I used to have a very limited view of the importance of the Gospel. As scandalous as that sounds, I suspect that I am not alone. I used to think of Christianity as an Olympic size swimming pool, with the gospel serving as the diving board. I thought that John 3:16 was just the beginning. Once you understood and embraced that “God so loved the world”, you moved past it and swam into the deeper waters of the faith.
I was shocked to realize that the deeper the water I swam into, the clearer it became how wrong I had been. It turns out that the gospel doesn’t serve as the diving board into the pool of Christianity. The whole pool itself is the gospel. Trevin Wax puts it well, “…the Bible is the sweeping narrative of God’s work to provide the reason and the means by which we can be redeemed [The Gospel]. Further, it is through those who have been given new life that He continues the ministry of reconciliation to those who are in darkness.” Wax continues,
The Scriptures recount how God worked through those who were faithful to His covenant and regardless of those who rebelled against it. Throughout all of the Old Testament, in fact, we learn how God is on a consistent mission to reestablish the relationship with humanity that has been cast into ruins by our sinful nature and sinful choices. In the Gospels, we witness how God—by personal means—reestablishes relationship and abolishes death for His people. Throughout the rest of the New Testament, the mission of God continues through the church in the command to disciple the nations. His mission is the impetus, mode, method, and compulsion for the church. The church declares the veracity of and demonstrates the transformative power of the gospel to a pained world. The mission calls us to grow in maturity and engage in ministry. The most beautiful of all lives is the one fully cast into God’s work in the world.
And at the end of the Scriptures, we see this one great lesson in The Revelation: God wins. He is glorified in all things, victorious over all powers, and has extended mercy to draw men and women into a covenant relationship with Himself.
The theme of the Bible is the gospel. The need for the Messiah, and the promise of his coming fills the pages of the Old Testament. The accounts of Jesus’ life, ministry, death, and resurrection which bear the names of Matthew, Mark, Luke, and John are commonly known as, “The Gospels”. The New Testament continues to unveil the power of the gospel message and it’s impact in the lives of the thousands who would become the church through the ages. We are a part of that great story. The central problem that humanity faces is the need for Jesus and the Good News of his gospel to reach us and redeem for us what we cannot redeem for ourselves. There is no need that haunts the human heart which is not met in the gospel.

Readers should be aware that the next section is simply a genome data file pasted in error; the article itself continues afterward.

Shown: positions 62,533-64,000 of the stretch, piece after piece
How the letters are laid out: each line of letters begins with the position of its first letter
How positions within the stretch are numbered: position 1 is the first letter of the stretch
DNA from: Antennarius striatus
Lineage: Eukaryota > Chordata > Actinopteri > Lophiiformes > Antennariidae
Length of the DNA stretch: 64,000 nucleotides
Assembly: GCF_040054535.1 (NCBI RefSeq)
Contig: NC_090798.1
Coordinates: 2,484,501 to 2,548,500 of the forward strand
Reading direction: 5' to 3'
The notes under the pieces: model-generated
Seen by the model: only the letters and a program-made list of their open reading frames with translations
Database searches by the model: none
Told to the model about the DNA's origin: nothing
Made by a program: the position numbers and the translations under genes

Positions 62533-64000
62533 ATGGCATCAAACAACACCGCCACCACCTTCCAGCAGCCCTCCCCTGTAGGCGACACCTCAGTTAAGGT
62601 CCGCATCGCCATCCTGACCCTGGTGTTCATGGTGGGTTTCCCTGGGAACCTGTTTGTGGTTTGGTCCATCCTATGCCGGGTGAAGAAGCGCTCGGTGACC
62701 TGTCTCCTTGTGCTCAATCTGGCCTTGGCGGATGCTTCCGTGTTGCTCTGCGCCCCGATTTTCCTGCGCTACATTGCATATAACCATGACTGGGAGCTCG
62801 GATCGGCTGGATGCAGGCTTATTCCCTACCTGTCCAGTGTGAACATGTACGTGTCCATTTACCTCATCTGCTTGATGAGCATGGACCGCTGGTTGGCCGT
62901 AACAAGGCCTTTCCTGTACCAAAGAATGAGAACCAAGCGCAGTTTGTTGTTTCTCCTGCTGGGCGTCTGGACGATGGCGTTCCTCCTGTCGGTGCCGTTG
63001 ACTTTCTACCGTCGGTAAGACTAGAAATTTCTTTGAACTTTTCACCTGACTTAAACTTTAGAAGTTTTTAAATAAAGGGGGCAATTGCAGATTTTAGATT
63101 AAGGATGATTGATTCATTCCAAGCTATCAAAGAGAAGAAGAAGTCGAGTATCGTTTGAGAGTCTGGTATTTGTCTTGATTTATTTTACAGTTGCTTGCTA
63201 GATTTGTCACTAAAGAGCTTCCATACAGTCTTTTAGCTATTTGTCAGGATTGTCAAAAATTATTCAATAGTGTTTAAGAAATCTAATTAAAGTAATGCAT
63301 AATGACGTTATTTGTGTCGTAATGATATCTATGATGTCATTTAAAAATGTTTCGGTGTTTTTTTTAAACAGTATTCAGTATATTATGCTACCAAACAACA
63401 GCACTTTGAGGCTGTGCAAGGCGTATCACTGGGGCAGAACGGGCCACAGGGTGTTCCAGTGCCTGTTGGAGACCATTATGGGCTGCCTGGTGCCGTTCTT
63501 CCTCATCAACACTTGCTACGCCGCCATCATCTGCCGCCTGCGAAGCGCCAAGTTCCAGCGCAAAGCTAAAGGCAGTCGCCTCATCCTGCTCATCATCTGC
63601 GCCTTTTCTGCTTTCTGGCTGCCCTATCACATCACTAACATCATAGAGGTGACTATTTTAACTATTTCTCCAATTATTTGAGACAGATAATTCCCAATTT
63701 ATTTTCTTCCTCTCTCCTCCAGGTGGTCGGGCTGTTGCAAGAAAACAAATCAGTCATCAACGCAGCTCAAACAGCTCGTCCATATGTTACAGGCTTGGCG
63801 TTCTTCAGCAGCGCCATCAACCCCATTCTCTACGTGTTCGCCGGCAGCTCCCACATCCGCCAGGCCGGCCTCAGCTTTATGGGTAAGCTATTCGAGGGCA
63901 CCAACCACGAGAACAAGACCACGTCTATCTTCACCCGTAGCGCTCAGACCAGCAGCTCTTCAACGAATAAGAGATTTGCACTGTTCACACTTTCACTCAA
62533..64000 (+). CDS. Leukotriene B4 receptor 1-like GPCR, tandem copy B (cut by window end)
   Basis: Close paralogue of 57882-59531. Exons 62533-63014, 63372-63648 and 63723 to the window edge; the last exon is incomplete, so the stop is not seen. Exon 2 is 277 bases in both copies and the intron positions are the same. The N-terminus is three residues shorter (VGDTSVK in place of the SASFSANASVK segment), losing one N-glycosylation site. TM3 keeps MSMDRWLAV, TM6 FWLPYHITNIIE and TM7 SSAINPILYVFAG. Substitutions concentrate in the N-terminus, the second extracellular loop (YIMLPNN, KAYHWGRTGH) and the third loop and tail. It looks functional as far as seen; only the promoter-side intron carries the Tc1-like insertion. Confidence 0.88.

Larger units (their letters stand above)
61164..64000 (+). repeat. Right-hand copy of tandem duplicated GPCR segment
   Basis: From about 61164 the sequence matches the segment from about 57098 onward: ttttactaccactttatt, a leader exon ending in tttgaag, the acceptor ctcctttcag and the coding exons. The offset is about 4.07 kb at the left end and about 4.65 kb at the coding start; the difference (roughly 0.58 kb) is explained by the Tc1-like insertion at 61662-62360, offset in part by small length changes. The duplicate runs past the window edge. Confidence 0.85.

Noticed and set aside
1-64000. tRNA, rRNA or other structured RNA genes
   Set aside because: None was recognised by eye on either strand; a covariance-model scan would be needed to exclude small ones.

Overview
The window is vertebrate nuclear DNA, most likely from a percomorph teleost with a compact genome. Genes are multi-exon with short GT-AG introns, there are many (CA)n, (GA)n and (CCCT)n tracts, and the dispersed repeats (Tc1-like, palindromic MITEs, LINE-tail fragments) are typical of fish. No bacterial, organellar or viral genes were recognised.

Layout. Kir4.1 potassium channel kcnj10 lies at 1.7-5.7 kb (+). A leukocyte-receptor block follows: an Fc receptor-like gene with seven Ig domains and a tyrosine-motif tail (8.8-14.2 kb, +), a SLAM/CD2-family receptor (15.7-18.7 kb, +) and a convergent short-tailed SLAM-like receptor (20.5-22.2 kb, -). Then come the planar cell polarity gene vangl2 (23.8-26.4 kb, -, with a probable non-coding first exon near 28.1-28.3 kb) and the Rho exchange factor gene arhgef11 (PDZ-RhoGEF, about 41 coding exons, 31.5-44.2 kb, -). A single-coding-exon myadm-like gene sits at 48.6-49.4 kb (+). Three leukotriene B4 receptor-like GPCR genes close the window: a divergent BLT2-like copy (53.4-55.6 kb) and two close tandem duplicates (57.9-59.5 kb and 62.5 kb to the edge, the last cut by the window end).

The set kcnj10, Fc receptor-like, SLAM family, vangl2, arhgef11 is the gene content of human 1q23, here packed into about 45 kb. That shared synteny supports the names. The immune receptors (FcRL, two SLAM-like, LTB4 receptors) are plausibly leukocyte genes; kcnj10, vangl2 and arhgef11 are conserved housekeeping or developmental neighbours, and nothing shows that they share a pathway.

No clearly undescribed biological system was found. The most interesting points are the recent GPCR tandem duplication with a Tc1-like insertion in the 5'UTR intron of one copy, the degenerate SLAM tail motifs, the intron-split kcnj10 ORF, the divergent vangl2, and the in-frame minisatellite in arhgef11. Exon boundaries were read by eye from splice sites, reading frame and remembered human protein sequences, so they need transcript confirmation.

That’s why it is so important for us to preach the gospel to ourselves so frequently. That is why it is so important to tell the story to ourselves over and over again, so that in every moment of tension in life; we find peace in Jesus. When the stress of financial debt weighs heavy, we remind ourselves that the condition of our souls is of more consequence than the condition of our credit scores. A man whose sin debt has been paid in full by the Savior will see any other debt in appropriate context. Does that mean we don’t work to pay our bills? No, but it means that Christians who live in the light of the gospel don’t get lost in depression when seasons of financial difficulty come our way.
How often should the gospel be mentioned in Sunday School? Every week. “But my lesson this week is out of Leviticus. It’s not about the gospel.”, you might say. The elaborate and overwhelming descriptions of the sacrificial system described in Leviticus reminds us how seriously God takes our sin and our need for atonement. The temporary atonement provided in the book of Leviticus points the way to the glorious and ultimate atonement provided by Jesus in the gospel. The gospel is present in every passage.
In our lesson preparations, we should be able to see Jesus in the light of every text, and every text in the light of Jesus. Jesus is the key to unlock every text because every text fulfills its main purpose when it reveals Jesus. Listen to His own words,
25 Then Jesus said to them, “You foolish people! You find it so hard to believe all that the prophets wrote in the Scriptures.26 Wasn’t it clearly predicted that the Messiah would have to suffer all these things before entering his glory?” 27 Then Jesus took them through the writings of Moses and all the prophets, explaining from all the Scriptures the things concerning himself.
You may be teaching from the Old Testament this week, but look for Jesus. When someone shares a need in class that seems overwhelming, tell the gospel story. When you read a passage of scripture that tells of a hero of the faith, ask yourself how that person points to Jesus. When we remind ourselves often of the power of the gospel, we remember our purpose and place in the world. Through the gospel we see that mankind is far more sinful than we ever dared believe, but more loved and accepted in Christ than we ever dared hope. The bad news is that it took the death of the Son of God to cleanse us from our sins. The Good News is that the Son of God willingly took the punishment for our sins, so we could become righteous in the sight of God. This is the story that should be the framework of our lives. Go tell it on the mountain.